Disqualifying the Qualified: Female Candidates & the Assembly of Experts

When all female candidates who had registered for the upcoming Assembly of Experts elections were disqualified, two important considerations arose: the question of women’s qualifications and their experience of discrimination. Exploring these considerations will offer a better understanding of Iran’s political system and the Assembly of Experts.

Women & Ijtihad

The spokesman and members of the Guardian Council have always indicated that the Assembly of Experts is not limited to men, and that “Mojtahedeh” – female religious scholars – can run for Assembly seats if they are competent and eligible. Since the Council has never qualified a female Assembly candidate, its conservative members have therefore indicated their belief that women lack the competence and sufficient scholarly knowledge to be qualified, notwithstanding their public protestations to the contrary.

Ijtihad is the key condition for membership in the Assembly of Experts. Does Iran lack even one Mojtahedeh? If Mojtahedeh are non-existent in the country, then why has the women’s branch of the seminary school – with billions of rials in its budget – failed to educate even one in the past 35 years? The Council appears to expect people to believe that not a single female scholar has extensive knowledge of religious methodology, a rigourous seminary education, or is capable of passing the Guardian Council’s tests if given a fair chance.

Based on the information in the draft of Iran’s budget for the next fiscal year, a total of 1.9 billion rials is specifically allocated to the budget of the women’s seminary centre. This religious training and educational institution has sufficient financial resources, and as much money as large Iranian universities. The question remains: if this centre has failed to educate female scholars and Mojtahedeh, why allocate such a significant budget to it?  

The Assembly of Experts and Gender Discrimination

If we assume that there are no Mojtahedeh among the aspiring candidates for the Assembly of Experts elections, there would be no other option than to conclude that gender discrimination is standing in the way of individuals who wish to hold a seat in the Assembly. Based on Iran’s Constitution, membership in the Assembly of Experts is not a right granted only to men, but the Assembly’s electoral record over the past three decades has proven that the conservative-dominated Council effectively bars women from earning any of the Assembly’s seats.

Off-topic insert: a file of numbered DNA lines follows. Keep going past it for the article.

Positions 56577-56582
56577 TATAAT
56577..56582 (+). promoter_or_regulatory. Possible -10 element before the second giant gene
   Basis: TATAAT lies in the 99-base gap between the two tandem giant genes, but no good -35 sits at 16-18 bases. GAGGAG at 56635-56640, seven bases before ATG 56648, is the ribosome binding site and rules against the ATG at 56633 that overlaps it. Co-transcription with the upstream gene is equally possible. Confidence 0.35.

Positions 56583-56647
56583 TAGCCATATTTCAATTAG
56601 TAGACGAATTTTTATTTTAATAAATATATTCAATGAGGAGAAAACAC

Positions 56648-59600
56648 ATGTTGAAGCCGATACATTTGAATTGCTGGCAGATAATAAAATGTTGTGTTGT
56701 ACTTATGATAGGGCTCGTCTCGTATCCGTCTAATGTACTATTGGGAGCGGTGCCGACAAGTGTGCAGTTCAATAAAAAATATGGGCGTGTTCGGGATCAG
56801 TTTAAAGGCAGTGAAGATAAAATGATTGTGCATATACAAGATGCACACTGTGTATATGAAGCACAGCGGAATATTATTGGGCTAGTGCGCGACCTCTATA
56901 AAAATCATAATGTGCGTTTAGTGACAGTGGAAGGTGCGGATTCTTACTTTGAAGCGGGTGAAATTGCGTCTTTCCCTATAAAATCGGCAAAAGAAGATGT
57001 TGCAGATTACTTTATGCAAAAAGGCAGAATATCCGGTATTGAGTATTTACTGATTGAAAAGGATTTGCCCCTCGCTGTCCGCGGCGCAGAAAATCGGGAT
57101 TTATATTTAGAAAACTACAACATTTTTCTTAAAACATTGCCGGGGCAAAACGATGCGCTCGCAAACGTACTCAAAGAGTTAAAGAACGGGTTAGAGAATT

In the past 37 years, not a single woman has been given a chance by the Council to compete for a seat in the Assembly, though many women have sought candidacies. For example, sixteen women registered to become candidates in the upcoming elections. Of the women who did have religious and seminary backgrounds, 10 were invited to sit for the Council’s Ijtihad test. Sitting for the Ijtihad test was prohibited for the individuals who had not completed seminary and scholarly studies. Six out of the 10 remaining aspiring candidates sat for the test – and all of them were disqualified.

Ultimately there is no approved female candidate in this year’s race for the next Assembly of Experts. The Guardian Council has thus far not explained why all female candidates were rejected, be it for educational, religious, or other reasons.

Disqualifying the Qualified: Zohreh Sefati

Zohreh Sefati is a Mojtahedeh and an educator in Qom’s seminary for women. Her recent comments about the elections suggest a behind the scenes effort in the Qom seminary to bar women from the Assembly. In an interview regarding her candidacy for the next Assembly, Mrs. Sefati indicated that “a [senior] figure such as Ayatollah Safi promoted my candidacy for the Assembly of Experts elections. He even assured people that I would be 100% qualified and gain enough votes. We know how cautious and reserved he can be, but he later warned that people do not want me to open the door for other women. He called me after some time and opposed and challenged my participation [in the elections].”

Based on Article 115 of the Islamic Republic’s Constitution, “Rajoliat” is a required characteristic of a presidential election candidate. Some define this term as “being a man” and claim that it should be understood as such and remain a condition for presidential election candidates. In no other article of Iran’s Constitution is it mentioned that being a man is a precondition for participating in elections, but since the ruling clergy of the Islamic Republic have unconstrained power and influence, they have drafted and implemented legal and political ways to discriminate against women, particularly in other elections to Iran’s governing institutions.

The Assembly of Experts is among the institutions that that have been established based on similar discriminatory requirements, and the clergy have added more subtle discriminatory measures based on gender, such as failing to qualify female candidates, so that the Assembly remains a private club for the Supreme Leader and male clergy to continue to support Iran’s dominant political philosophy: the velayat-e-faqih, or guardianship of the jurist.